House of Wits by Paul Fisher
An Intimate Portrait of the James Family

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An American odyssey that reveals the fascinating complexities of one of history's most brilliant, eccentric, and daring families The James family, one of America's most memorable dynasties, gave the world three famous children: a novelist of genius (Henry), an influential philosopher (William), and an invalid (Alice) who became a feminist icon, despite her sheltered life and struggles with mental illness. Although much has been written on them, many truths about the Jameses have long been camouflaged. The conflicts that defined one of American's greatest families-- homosexuality, depression, alcoholism, female oppression--can only now be thoroughly investigated and discussed with candor and understanding.
Paul Fisher's grand family saga, House of Wits, rediscovers a family traumatized by the restrictive standards of their times but reaching out for new ideas and ways to live. He follows the five James offspring ("hotel children," Henry called them) and their parents through their privileged travels across the Atlantic; interludes in Newport and Cambridge; the younger boys' engagement in the Civil War; and William and Henry's later adventures in London, Paris, and Italy. He captures the splendor of their era and all the members of the clan--beginning with their mercurial father, who nurtured, inspired, and damaged them, setting the stage for lives of colorful passions, intense rivalries, and extraordinary achievements. House of Wits is a revealing cultural history that revises and completes our understanding of its remarkable protagonists and the changing world where they came of age.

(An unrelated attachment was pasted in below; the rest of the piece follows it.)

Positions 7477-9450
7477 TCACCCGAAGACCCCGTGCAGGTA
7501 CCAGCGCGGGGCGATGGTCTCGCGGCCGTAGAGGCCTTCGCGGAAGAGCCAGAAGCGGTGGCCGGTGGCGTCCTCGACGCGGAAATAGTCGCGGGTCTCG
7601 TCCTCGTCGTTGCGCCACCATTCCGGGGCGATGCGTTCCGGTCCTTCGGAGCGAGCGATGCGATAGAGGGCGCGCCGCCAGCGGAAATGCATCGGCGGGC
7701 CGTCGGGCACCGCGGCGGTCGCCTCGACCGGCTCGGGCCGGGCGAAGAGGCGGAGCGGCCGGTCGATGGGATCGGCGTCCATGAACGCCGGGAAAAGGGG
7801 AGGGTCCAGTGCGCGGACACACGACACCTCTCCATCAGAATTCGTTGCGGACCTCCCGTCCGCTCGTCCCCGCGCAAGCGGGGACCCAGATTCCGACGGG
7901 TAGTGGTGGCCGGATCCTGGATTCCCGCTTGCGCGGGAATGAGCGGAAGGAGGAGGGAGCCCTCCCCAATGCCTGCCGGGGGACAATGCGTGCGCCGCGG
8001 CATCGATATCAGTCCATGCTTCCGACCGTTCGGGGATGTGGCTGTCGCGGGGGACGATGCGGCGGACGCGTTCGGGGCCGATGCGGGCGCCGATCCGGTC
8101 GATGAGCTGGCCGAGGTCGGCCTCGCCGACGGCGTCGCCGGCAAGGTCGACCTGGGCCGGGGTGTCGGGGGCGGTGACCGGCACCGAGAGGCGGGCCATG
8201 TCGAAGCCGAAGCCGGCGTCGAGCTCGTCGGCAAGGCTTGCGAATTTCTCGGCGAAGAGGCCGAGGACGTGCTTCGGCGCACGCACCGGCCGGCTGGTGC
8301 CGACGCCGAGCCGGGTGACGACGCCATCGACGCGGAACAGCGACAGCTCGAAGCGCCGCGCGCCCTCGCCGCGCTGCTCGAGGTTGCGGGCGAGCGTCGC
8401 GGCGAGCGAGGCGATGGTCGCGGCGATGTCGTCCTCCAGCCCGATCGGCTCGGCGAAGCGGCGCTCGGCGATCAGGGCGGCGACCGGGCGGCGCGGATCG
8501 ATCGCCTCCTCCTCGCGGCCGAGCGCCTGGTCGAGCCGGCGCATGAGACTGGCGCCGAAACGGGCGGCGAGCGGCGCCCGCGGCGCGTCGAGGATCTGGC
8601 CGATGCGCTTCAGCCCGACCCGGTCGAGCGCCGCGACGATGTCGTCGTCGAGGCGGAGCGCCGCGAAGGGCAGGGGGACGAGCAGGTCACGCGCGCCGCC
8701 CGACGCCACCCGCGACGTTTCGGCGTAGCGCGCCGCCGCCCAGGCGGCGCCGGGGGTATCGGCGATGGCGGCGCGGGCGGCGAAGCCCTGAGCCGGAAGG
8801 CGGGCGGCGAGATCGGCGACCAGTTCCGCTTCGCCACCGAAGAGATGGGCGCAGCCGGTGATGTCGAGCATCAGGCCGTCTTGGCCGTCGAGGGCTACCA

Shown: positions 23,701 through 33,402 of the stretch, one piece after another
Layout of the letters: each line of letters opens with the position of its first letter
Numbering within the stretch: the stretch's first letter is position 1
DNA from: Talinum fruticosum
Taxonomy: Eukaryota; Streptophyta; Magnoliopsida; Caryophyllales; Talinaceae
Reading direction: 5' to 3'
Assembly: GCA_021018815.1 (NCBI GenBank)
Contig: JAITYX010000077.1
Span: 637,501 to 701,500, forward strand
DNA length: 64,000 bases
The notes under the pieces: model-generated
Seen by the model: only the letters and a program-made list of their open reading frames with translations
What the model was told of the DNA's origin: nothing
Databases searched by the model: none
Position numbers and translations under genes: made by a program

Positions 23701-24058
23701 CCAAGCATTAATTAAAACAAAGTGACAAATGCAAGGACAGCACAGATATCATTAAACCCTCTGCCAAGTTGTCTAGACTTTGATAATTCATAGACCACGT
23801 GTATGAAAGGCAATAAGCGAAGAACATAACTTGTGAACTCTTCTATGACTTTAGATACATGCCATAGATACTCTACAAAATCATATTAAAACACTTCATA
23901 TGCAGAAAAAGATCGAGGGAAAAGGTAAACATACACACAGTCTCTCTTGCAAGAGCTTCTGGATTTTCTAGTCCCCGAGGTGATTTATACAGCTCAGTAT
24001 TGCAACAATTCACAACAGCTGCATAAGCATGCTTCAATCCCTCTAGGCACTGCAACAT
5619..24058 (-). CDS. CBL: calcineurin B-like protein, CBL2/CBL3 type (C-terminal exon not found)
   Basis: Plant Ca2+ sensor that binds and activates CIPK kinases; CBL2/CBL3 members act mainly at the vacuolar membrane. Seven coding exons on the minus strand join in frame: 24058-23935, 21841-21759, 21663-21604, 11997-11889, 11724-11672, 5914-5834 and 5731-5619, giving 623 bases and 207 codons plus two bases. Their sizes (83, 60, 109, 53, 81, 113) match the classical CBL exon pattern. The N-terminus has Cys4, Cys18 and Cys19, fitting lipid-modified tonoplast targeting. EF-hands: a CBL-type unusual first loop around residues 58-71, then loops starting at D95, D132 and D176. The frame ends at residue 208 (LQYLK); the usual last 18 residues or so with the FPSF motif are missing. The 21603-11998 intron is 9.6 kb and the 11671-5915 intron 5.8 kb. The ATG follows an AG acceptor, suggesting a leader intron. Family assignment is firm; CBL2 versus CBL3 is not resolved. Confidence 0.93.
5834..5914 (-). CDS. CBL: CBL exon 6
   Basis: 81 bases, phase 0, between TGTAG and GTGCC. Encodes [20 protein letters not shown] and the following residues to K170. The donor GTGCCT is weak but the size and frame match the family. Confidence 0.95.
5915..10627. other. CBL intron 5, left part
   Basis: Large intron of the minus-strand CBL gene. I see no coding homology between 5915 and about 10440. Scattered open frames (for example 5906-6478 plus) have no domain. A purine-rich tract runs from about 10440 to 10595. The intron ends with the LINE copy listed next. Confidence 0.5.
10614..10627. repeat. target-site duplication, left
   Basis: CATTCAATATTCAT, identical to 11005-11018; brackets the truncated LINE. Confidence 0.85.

About Paul Fisher

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Paul Fisher comes from a family of writers and has taught American literature at Harvard, Yale, Wesleyan, Boston University, and Wellesley. He lives in Boston.
Published October 22, 2013 by Henry Holt and Co.. 710 pages
Genres: Biographies & Memoirs, History. Non-fiction

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Back and forth across the Atlantic we go, with Henry fils spending most of his career abroad, Alice settling in England eight years before her death and the rest of the clan making frequent visits.

Jun 10 2008 | Read Full Review of House of Wits: An Intimate Po...

The New York Times

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The James archives have been pretty well raked over by now (the most revealing bits were probably burned by the younger Henry and his Aunt Catharine, worried about propriety), and there have been two family biographies already, as well as several exceptionally good books devoted to individual me...

Jul 30 2008 | Read Full Review of House of Wits: An Intimate Po...

The New York Times

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Paul Fisher refers to the James home as a “chamber of horrors,” a “plague ship” and “the James family bog.” His big project is to tell the James family story as a traumatic saga of dysfunction, competition, anxiety, aspirations often thwarted, confusion, repression, breakdown and sadness, of life...

Jul 06 2008 | Read Full Review of House of Wits: An Intimate Po...

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